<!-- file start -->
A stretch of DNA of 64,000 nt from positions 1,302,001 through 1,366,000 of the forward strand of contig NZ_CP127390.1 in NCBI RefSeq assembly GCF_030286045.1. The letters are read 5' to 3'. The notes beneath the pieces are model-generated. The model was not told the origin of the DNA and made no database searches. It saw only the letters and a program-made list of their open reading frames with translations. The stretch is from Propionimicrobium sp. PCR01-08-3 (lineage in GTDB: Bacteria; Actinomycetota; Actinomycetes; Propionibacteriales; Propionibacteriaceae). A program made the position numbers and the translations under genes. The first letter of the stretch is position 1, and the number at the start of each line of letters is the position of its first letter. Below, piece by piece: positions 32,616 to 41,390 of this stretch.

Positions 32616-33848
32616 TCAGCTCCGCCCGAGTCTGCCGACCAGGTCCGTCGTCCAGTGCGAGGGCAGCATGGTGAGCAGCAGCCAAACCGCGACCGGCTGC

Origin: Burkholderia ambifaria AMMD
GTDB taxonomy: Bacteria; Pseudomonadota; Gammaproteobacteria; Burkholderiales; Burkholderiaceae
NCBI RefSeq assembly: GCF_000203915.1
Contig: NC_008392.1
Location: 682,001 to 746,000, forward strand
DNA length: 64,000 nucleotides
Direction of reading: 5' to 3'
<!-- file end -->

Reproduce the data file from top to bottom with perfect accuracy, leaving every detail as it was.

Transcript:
A stretch of DNA of 64,000 nt from positions 1,302,001 through 1,366,000 of the forward strand of contig NZ_CP127390.1 in NCBI RefSeq assembly GCF_030286045.1. The letters are read 5' to 3'. The notes beneath the pieces are model-generated. The model was not told the origin of the DNA and made no database searches. It saw only the letters and a program-made list of their open reading frames with translations. The stretch is from Propionimicrobium sp. PCR01-08-3 (lineage in GTDB: Bacteria; Actinomycetota; Actinomycetes; Propionibacteriales; Propionibacteriaceae). A program made the position numbers and the translations under genes. The first letter of the stretch is position 1, and the number at the start of each line of letters is the position of its first letter. Below, piece by piece: positions 32,616 to 41,390 of this stretch.

Positions 32616-33848
32616 TCAGCTCCGCCCGAGTCTGCCGACCAGGTCCGTCGTCCAGTGCGAGGGCAGCATGGTGAGCAGCAGCCAAACCGCGACCGGCTGC

Origin: Burkholderia ambifaria AMMD
GTDB taxonomy: Bacteria; Pseudomonadota; Gammaproteobacteria; Burkholderiales; Burkholderiaceae
NCBI RefSeq assembly: GCF_000203915.1
Contig: NC_008392.1
Location: 682,001 to 746,000, forward strand
DNA length: 64,000 nucleotides
Direction of reading: 5' to 3'